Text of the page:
New Police Chief Paul Noel calls Knoxville ‘a great city’ but is surprised by magnitude of homeless problem

Knoxville Police Chief Paul Noel speaking last night to a gathering in West Knoxville hosted by two City Council members.

Knoxville’s new police chief, Paul Noel, had been on the job just five weeks and two days when he attended a community “meet and greet” gathering last night at All Occasions Party Rentals on Middlebrook Pike. But he seemed totally comfortable in his new hometown.

He told the 40 or so folks gathered there as the guests of Councilmembers Lynne Fugate and Janet Testerman that the biggest surprise for him after moving from New Orleans was the magnitude of the homeless and vagrancy problem here.

He has told his officers to enforce the laws against violators of “public order” — such as urinating in public — but not to immediately enforce the new state “felony homeless law” that makes it punishable by up to six years in prison for people to camp on public property.

“Homelessness is not a crime. It’s a public health issue,” Chief Noel said. “Police play a role. But we are not going to arrest ourselves into a solution. You should call the police if you see someone committing a public order crime.”

I call this photo “church and state!” That’s Father David Boettner, vicar general of the Catholic Diocese of Knoxville, with Knoxville Mayor Indya Kincannon.

Noel said he has been to roughly two community meetings per night since his arrival. At each meeting, he emphasizes his four top priorities: crime, community, culture and career development.

He did not back away from discussing recent disciplinary actions he has taken since arriving here, suspending a captain and firing a lieutenant for their alleged roles in covering up racist remarks and placing on administrative duty two officers arrested for driving under the influence.

“I want to truly improve the culture at the Knoxville Police Department,” he said. “Accountability starts with me. Discipline is a part of what we do.”

Even so, he said he was impressed with the professionalism of the Knoxville Police Department. “This is a very good police department,” he said.

Noting that the department is severely understaffed, he asked those in attendance to send anyone interested in police work to the department. Candidates can be hired as public service officers even before they go through training to be a police officer, he said, adding that he would prefer to hire people from this area.

And he said addressing violent crime will be his top priority.

He noted that “Knoxville is a great city” and said “everybody wants to live here,” mentioning that that is affecting his ability to find a home to purchase. “I spent a lot of time researching this community before I moved my family into this super cold environment,” the Louisiana native joked.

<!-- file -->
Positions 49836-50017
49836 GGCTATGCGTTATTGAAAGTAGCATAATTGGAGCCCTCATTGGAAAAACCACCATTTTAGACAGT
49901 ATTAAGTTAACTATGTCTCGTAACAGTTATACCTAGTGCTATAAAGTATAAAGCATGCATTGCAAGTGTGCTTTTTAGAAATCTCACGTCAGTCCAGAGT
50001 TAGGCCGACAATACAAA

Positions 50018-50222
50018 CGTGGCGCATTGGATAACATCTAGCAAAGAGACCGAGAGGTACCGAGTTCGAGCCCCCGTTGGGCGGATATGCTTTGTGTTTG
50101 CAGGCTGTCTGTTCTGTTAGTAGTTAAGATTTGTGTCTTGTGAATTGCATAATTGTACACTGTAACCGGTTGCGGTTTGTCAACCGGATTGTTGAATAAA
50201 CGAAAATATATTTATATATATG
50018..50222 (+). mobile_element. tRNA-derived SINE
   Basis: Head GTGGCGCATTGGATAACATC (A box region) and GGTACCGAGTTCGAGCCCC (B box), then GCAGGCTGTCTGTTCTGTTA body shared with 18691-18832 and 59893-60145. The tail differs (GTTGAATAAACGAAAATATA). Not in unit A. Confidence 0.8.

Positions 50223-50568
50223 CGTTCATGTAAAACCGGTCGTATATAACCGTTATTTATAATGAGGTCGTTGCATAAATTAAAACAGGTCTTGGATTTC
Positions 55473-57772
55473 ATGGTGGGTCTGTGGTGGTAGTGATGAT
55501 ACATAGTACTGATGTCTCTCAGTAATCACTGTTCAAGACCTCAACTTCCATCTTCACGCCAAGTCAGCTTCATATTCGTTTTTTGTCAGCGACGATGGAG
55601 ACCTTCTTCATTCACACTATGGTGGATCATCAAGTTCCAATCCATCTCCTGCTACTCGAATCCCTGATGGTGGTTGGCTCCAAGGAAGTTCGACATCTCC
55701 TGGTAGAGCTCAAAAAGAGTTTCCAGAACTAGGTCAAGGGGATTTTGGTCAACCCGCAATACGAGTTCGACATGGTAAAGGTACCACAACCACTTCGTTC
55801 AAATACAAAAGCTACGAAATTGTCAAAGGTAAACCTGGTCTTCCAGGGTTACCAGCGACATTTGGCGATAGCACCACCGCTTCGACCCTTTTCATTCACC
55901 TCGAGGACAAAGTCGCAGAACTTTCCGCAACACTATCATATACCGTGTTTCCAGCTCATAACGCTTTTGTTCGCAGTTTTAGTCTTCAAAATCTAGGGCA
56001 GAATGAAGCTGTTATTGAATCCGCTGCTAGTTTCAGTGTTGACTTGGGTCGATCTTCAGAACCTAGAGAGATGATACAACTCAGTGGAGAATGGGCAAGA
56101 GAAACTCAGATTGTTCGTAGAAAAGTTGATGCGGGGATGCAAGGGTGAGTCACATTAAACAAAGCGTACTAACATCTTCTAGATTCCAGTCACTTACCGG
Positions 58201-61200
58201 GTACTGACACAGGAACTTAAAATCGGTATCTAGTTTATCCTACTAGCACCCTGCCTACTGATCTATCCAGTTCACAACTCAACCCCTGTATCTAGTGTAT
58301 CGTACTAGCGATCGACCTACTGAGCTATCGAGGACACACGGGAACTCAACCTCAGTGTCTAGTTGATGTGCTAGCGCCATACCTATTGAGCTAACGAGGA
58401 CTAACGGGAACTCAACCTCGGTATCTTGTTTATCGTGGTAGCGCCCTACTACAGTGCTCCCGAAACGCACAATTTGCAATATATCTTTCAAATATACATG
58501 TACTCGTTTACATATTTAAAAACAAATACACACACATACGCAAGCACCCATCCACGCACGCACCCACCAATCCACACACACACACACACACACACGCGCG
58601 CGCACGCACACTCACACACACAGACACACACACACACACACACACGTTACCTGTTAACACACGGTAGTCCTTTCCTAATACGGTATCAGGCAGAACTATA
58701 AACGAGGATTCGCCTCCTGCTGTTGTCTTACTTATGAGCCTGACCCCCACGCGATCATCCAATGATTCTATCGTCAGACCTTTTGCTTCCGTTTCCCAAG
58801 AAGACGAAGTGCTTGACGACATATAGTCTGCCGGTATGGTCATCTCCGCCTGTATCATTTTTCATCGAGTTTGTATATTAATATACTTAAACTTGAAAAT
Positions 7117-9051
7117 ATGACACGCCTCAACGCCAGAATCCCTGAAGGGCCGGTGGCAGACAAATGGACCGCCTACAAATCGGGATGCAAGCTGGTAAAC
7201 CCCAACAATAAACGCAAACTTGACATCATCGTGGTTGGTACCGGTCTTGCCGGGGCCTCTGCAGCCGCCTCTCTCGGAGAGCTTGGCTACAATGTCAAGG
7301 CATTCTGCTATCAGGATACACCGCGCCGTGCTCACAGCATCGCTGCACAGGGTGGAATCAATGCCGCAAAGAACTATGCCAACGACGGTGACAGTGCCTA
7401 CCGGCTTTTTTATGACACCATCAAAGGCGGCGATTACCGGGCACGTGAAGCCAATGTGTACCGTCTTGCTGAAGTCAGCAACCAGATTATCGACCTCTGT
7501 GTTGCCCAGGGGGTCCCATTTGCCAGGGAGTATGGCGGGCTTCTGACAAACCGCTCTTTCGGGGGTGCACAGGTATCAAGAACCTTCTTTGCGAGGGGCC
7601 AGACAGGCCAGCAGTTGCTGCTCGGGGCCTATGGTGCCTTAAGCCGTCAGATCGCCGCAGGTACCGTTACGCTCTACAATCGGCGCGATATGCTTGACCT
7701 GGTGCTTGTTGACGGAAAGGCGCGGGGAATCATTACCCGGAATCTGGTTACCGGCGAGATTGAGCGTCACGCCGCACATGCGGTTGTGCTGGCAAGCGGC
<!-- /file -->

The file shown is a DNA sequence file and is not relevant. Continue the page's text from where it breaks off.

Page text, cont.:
From left, former Vice Mayor Finbarr Saunders, City Council candidate Tim Hill, current City Councilmember Lynne Fugate and Alan Carmichael, a non-politician!

Councilmember Janet Testerman with Knox County Trustee Ed Shouse.

I love china and crystal and lovely place settings. So, I found it great fun to look at all the options on display at All Occasions Party Rentals. Like this autumn-themed table.

From left, Tony Binkley, Tammy White and Helen Harb.

Another stunning fall table setting.

From left, Megan and Grady Vanderhoofven, Terry Turner, owner of All Occasions, and Michele Hummel.

A cute children’s table.

Brian Tapp, left, and Jerry Bodie.

This might have been my favorite table setting.

From left, Knoxville Director of Engineering Harold Cannon, Chief Noel and Carol Evans.

Here’s a beautiful little table.

From left, Michael Covington, Janet Testerman and Mike Parton.

Owen Ragland and City Councilmember Seema Singh.

Tim Hill and Mayor Kincannon.

How about this table setting?

David Butler, left, and Harry Gross.

This table looks soothing.

I love how All Occasions displays their chair options on the wall!

Councilmember Lynne Fugate welcoming everyone. In her non-political life, she is executive director of Girl Scouts Council of the Southern Appalachians.

Councilmember Janet Testerman also is CEO of Young-Williams Animal Center. She currently is running for the District 18 seat in the Tennessee House of Representatives.

Terry Turner making remarks.

Alan Carmichael with Janet Testerman Crossley.

Tim Hill with Chief Noel.

I know the table settings were beautiful and all, but, in this heat wave, this might be the most important thing offered for rent at All Occasions: a “Big Ass Fan!” Ha.


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3 Responses to New Police Chief Paul Noel calls Knoxville ‘a great city’ but is surprised by magnitude of homeless problem

  1. Gay Lyons, on July 21st, 2022 at 7:52 am said:

    I always love looking at the table settings at AOPR. They do a great job with those. Makes me want to throw a party!

  2. Shannon B, on July 24th, 2022 at 8:42 am said:

    “Homelessness is not a crime. It’s a public health issue.”

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